Interview with Clarissa Brocklehurst, UNICEF
Clarissa Brocklehurst is Chief of Water, Sanitation and Hygiene (WASH) at UNICEF and the coordinator of UN-Water’s Task Force on Sanitation. Last year, the Task Force assumed a leadership role in global advocacy and capacity building during the International Year of Sanitation. We asked her about what the Task Force was doing now as a follow-up to IYS.
"One of the things we’re doing as part of our IYS follow-up is creating a virtual scrapbook documenting the events held during the year. All over the world, countries organized many exciting and innovative IYS events. But to me, what’s most significant about these events is the follow-up that is being done by the countries themselves. Several countries have informed us that, as a result of the IYS campaign events, their governments have developed specific sanitation policies."
"In some countries the campaign succeeded in leveraging more funds for sanitation. For example, in Nepal, the Department of Local Infrastructure Development and Agricultural Roads decided to allocate 20 percent budget of its water supply project for sanitation and the national government has allocated US $660,000 for a stand-alone sanitation programme. In Nigeria, budget allocations in some states and at national level have increased for sanitation and hygiene and the fact that the National Council on Water Resources has made 2009 the National Year of Sanitation, clearly show a commitment to improving sanitation nationwide. Reports we have received from China also indicated that the IYS campaign contributed to an increased budget allocation for rural sanitation."
"Some country’s reported that the IYS campaigns had helped bring out about institutional changes in how sanitation is addressed at the national level. In Angola, the government has taken steps to establish a new national technical unit for environmental sanitation within the ministry of environment. In Pakistan, a Water and Sanitation Sector Donor Coordination Group and National Working Group on School Sanitation and Hygiene Education have been established."
"So this virtual scrapbook will serve as a record of these events and results they achieved. We feel it will be an important resource, providing ideas and inspiration for sanitation advocates everywhere. The United Nations Department of Economic and Social Affairs (UNDESA), with the support from UNICEF and UNDP, is taking the lead in preparing the virtual scrapbook. UNDESA is also preparing the Secretary-General’s Report on the IYS. UN-Water Task force members have contributed to the process."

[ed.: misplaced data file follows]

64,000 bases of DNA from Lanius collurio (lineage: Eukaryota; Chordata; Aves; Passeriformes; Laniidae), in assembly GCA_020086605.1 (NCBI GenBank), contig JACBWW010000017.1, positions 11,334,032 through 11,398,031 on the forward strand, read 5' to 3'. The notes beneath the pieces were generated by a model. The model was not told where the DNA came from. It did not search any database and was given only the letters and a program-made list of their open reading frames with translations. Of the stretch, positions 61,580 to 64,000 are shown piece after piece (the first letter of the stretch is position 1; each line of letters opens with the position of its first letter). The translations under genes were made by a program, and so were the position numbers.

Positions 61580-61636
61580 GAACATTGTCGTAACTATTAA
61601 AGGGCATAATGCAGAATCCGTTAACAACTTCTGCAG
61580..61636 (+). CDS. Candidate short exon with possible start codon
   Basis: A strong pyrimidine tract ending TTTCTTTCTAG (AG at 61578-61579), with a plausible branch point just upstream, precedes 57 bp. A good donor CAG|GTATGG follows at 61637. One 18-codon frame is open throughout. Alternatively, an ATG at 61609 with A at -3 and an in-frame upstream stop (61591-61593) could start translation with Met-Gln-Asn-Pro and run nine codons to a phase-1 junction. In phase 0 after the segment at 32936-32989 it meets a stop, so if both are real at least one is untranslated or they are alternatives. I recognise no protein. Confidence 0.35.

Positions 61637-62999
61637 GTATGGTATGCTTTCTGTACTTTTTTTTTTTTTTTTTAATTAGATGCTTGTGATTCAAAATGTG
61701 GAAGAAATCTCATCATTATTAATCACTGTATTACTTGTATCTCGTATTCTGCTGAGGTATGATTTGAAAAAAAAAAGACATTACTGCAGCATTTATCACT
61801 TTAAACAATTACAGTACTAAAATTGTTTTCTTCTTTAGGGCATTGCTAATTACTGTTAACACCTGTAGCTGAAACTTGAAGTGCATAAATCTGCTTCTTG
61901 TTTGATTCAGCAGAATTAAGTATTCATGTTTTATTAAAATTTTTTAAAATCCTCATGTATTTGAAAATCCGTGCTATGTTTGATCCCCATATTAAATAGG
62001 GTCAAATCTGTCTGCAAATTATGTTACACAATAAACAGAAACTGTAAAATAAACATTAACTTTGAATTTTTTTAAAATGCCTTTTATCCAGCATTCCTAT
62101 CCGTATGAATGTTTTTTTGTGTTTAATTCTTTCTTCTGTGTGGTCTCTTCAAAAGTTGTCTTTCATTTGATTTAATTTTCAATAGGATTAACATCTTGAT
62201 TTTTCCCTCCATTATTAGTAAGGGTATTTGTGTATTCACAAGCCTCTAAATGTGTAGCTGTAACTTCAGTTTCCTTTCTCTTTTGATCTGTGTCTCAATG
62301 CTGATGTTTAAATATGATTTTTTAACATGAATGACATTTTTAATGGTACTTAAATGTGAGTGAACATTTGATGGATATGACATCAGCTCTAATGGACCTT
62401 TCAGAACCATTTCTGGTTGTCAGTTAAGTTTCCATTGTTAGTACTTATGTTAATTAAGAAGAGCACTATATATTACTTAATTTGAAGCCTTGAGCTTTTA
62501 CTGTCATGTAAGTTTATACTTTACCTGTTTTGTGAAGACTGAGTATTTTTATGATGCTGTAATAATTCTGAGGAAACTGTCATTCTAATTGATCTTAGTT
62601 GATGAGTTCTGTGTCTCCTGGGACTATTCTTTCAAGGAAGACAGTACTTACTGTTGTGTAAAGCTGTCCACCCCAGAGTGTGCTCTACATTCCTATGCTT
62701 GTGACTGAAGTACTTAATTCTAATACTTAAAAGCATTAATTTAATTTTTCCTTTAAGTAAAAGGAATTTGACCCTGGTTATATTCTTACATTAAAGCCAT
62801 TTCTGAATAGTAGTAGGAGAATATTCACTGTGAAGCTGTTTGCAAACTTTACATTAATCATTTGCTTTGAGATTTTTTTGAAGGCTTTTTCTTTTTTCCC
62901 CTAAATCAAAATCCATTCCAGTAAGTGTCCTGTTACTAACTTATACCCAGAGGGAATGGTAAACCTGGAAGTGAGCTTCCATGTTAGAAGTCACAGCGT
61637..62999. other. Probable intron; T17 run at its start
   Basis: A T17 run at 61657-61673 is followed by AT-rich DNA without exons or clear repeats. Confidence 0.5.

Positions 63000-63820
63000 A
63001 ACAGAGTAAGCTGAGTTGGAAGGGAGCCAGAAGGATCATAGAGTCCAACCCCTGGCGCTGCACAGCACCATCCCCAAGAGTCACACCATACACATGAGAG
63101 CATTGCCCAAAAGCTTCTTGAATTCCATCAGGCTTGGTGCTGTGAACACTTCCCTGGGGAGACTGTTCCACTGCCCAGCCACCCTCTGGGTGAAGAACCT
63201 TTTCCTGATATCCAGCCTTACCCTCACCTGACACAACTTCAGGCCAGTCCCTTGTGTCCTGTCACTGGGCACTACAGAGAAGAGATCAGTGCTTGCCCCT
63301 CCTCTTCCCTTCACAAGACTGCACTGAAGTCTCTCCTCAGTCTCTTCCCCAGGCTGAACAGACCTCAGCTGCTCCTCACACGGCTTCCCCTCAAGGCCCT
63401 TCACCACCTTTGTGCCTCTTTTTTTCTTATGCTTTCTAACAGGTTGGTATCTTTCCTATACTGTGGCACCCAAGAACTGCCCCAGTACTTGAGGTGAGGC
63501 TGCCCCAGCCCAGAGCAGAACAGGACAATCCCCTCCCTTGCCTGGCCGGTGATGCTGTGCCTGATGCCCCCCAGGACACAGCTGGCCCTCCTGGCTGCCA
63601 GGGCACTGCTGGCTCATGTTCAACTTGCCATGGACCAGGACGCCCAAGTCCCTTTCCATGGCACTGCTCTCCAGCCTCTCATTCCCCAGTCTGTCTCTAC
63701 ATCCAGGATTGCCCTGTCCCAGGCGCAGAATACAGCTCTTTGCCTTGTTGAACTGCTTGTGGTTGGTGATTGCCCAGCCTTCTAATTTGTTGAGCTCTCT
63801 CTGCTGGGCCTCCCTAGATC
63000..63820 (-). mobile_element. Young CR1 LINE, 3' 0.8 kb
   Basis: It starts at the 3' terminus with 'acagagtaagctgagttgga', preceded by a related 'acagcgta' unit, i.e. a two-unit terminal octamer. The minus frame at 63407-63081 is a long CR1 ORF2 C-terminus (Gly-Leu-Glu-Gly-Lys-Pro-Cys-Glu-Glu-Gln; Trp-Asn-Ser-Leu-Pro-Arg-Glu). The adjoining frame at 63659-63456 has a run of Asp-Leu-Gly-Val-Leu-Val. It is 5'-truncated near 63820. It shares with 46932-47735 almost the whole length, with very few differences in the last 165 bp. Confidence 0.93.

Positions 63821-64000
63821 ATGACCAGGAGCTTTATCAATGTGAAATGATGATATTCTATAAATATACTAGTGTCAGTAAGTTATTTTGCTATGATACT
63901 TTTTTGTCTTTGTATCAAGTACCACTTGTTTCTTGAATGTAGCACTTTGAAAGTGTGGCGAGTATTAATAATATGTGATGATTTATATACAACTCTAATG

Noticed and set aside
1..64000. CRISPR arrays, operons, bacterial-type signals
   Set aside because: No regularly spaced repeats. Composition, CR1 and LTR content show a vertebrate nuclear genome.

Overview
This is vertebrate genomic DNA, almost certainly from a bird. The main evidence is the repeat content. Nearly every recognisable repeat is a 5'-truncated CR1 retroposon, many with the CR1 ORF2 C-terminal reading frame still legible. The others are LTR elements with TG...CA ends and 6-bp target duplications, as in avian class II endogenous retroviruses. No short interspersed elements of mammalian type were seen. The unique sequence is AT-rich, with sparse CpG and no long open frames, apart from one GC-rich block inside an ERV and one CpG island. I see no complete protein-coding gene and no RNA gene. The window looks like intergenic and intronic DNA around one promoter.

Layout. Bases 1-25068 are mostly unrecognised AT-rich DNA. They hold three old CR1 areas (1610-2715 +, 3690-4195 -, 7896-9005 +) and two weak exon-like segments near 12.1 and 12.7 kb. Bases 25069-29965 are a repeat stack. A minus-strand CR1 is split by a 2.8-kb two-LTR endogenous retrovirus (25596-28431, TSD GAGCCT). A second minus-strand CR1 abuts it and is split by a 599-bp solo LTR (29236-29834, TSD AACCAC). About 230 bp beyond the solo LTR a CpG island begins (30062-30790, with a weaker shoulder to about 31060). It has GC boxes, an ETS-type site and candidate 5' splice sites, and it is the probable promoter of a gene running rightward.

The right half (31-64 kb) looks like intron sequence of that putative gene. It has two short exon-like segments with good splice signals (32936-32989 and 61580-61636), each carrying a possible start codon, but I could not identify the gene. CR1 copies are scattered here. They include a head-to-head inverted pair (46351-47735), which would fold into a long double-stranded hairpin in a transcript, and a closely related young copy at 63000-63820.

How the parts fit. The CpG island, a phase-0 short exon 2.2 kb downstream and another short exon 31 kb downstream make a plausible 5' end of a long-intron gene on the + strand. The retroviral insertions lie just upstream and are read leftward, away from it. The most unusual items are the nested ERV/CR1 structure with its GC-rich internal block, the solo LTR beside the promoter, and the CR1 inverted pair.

"Our IYS follow-up activities also include providing support to the Bill and Melinda Gates Foundation, which has commissioned a review of sanitation advocacy campaigns. Many of the global IYS campaign materials were made possible through funding from Bill and Melinda Gates Foundation, so IYS will be a large component of this review. We’ll work with the Gates Foundation to identify key informants for the review process. The review will give everyone in the sanitation sector a better understanding about what has worked in previous advocacy campaigns and should pave the way for more effective campaigns in the future."
"We have also updated the IYS logo. We were very happy with the logo and we felt it would be a shame to let it die. So with the help of the UN Department of Public Information, we redesigned the logo to make it ‘timeless’. Along with the images used in original, the washing hands and the pit latrine, we’ve added a bar of soap and the slogan, Sanitation for All. Organizations that want to organize non-profit events to advocate for improved sanitation will be able to use the logo."
"Another crucial part of our IYS follow-up involves strengthening the very productive partnerships created during the 2008 campaign. For example, the German Toilet Organization was an important IYS partner. The excellent exhibit they prepared for IYS, ‘Sanitation is Dignity’, continues to tour the world. With funding from the United Kingdom’s Department for International Development (DFID), we have commissioned a new project to be carried out by the German Toilet Organization: The My School Loo Contest, which will use comic strips to educate school children about the importance of sanitation."
"UN-Water and the UN Secretary-General's Advisory Board on Water and Sanitation (UNSGAB) worked together to organize the global launch of IYS, and building on our partnership with UNSGAB is an important part of our work plan. UNSGAB does important advocacy work at very high levels. For example, it recently organized a ministerial round table on Sanitation in the Black Sea countries. One of the results that came out of the roundtable was the Ministerial Declaration on Water Supply and Sanitation in Small Rural Settlements in the Black Sea Region. UNSGAB has shared the results of the meeting with the Task Force, and we and UN-Water as a whole will do what we can to support the implementation of the actions recommended in the Declaration."
"The Task Force is also supporting follow up to the other sanitation conferences that took place during IYS, particularly AfricaSan and the eThekwini Declaration."